Online Ethics Course for Judicial Candidates Launches

for release
Contact: Teresa Ruano, 415-865-7740
October 9, 2013
Online Ethics Course for Judicial Candidates Launches
Course is mandatory for all judicial candidates


SAN FRANCISCO—California judges and lawyers running for judicial office must take a new online judicial ethics course within 60 days of filing for office, creating a campaign committee, or receiving a campaign contribution. The mandatory judicial ethics course for judicial candidates went online this week.

The course was developed by a working group of justices, judges, and lawyers after the Supreme Court adopted the mandatory rule—along with other changes to the California Code of Judicial Ethics—almost a year ago.

“The Supreme Court changed the rules to promote and enhance public confidence in the integrity and impartiality of the judiciary and to provide guidance on the ethical obligations and responsibilities of those running for judicial office,” said Chief Justice Tani G. Cantil-Sakauye. “I am particularly pleased with the collaboration that produced this course—an effort that involved the California Judges Association, the Supreme Court Advisory Committee on the Code of Judicial Ethics, and the State Bar of California, as well as crucial support and expertise provided by the Administrative Office of the Courts’ Center for Judiciary Education and Research.”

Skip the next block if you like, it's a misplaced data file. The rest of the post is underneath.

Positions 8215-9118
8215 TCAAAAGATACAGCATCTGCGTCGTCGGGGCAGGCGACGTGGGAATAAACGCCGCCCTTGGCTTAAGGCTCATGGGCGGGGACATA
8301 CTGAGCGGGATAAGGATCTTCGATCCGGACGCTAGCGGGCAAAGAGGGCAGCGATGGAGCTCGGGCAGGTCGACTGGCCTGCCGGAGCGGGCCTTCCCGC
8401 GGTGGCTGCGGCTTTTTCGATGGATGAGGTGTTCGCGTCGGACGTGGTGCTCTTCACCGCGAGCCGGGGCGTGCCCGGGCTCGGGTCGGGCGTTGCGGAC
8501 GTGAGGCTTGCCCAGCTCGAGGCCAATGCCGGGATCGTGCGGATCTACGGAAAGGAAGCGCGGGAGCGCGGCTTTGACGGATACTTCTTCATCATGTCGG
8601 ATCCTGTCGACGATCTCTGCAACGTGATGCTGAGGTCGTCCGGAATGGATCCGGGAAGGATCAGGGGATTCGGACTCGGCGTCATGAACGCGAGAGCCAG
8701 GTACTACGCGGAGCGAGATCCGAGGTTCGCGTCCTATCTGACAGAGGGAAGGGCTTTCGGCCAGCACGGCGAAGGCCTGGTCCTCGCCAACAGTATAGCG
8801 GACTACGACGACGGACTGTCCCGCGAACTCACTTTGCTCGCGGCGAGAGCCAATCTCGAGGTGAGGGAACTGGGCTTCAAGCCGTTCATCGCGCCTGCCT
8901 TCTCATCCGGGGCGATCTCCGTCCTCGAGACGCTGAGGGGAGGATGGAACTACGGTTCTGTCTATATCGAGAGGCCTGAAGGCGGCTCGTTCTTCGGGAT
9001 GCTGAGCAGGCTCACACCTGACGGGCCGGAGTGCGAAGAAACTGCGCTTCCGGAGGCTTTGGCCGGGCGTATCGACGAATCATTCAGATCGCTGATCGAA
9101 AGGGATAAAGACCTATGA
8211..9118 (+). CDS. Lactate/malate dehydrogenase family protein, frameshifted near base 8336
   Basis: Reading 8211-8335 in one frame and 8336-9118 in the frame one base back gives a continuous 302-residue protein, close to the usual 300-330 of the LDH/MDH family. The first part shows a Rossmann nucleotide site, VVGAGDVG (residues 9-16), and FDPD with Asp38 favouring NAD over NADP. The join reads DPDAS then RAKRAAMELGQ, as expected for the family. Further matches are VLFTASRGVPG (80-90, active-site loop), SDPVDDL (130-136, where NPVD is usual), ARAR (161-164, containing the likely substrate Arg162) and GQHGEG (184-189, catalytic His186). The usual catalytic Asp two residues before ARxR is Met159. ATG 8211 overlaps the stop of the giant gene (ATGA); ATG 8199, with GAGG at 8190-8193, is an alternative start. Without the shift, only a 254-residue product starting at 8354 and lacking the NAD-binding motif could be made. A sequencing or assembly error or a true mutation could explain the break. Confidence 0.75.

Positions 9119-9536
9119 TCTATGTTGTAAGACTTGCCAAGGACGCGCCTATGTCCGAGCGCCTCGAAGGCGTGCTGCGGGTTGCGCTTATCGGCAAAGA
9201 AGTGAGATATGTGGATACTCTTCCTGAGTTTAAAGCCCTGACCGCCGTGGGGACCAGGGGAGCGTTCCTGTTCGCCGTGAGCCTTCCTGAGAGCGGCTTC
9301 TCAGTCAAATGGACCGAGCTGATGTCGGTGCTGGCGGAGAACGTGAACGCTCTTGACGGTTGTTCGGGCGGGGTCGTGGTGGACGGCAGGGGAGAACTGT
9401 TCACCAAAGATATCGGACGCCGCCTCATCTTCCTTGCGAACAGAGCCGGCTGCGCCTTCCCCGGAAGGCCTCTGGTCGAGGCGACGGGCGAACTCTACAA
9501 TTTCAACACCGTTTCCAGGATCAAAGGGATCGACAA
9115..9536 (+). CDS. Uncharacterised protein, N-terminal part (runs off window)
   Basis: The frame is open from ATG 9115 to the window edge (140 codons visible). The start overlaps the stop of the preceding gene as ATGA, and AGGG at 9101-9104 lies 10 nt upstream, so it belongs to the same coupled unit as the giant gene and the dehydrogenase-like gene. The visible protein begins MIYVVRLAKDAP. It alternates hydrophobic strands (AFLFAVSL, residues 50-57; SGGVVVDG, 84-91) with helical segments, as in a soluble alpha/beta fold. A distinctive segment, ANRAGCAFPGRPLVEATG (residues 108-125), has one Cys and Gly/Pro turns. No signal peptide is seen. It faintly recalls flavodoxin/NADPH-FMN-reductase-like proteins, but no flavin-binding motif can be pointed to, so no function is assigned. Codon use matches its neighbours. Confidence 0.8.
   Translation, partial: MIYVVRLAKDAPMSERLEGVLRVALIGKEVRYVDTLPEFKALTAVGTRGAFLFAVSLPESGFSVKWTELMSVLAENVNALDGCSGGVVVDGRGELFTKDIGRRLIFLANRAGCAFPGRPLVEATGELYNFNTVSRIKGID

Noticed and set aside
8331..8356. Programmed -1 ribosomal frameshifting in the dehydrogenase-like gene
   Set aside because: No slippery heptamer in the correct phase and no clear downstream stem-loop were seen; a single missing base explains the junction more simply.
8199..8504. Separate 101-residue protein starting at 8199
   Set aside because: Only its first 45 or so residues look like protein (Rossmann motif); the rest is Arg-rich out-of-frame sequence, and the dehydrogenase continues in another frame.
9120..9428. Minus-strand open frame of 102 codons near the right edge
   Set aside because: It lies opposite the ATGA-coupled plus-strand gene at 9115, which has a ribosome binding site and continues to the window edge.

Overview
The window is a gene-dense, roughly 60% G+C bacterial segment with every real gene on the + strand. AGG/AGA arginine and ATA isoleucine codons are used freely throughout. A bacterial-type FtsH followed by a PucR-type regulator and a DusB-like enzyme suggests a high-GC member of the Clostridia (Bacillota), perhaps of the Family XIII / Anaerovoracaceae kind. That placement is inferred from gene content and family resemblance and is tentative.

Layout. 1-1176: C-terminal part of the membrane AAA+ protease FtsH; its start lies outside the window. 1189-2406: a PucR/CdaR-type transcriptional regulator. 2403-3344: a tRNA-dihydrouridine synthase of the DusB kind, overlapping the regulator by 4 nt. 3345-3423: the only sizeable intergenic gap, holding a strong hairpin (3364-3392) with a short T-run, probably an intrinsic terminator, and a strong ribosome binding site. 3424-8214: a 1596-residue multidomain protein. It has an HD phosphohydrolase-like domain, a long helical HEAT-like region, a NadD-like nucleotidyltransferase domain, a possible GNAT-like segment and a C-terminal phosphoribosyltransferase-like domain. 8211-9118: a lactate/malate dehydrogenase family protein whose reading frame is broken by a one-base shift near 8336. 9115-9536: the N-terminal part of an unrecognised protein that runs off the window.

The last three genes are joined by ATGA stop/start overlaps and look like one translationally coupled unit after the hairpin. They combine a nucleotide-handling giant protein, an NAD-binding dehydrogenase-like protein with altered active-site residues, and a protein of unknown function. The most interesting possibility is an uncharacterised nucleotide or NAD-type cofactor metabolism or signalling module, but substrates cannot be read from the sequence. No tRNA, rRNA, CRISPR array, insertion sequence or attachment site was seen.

The chair of the working group, Los Angeles Superior Court Judge Paul A. Bacigalupo, said the course is designed to give candidates a practical understanding of judicial canons and laws, rules, and regulations. The course will help candidates run a campaign consistent with the Code of Judicial Ethics, and in the case of lawyers who are judicial candidates, with the Rules of Professional Conduct that govern lawyers. “The course illustrates how judicial campaigns are fundamentally different from political races,” said Judge Bacigalupo. “For example, judicial candidates may be disciplined by the Commission for Judicial Performance for failing to adequately supervise campaign staff or disclose campaign contributions.”

Both the course and the rule that made it mandatory for all judicial candidates were recommendations made by the Commission for Impartial Courts, which was created in 2007 by then Chief Justice Ronald M. George. “The commission rightly pointed out that California has one of the best judicial selection systems in the country,” said Judge Bacigalupo. “But, like anything else, it could always use improvement, and the commission made recommendations to do just that. This new rule and the online course will help judicial candidates adhere to the highest ethical standards and, I hope, demonstrate to others that judges and justices strive to ensure fairness and impartiality for all parties and persons using the courts.”

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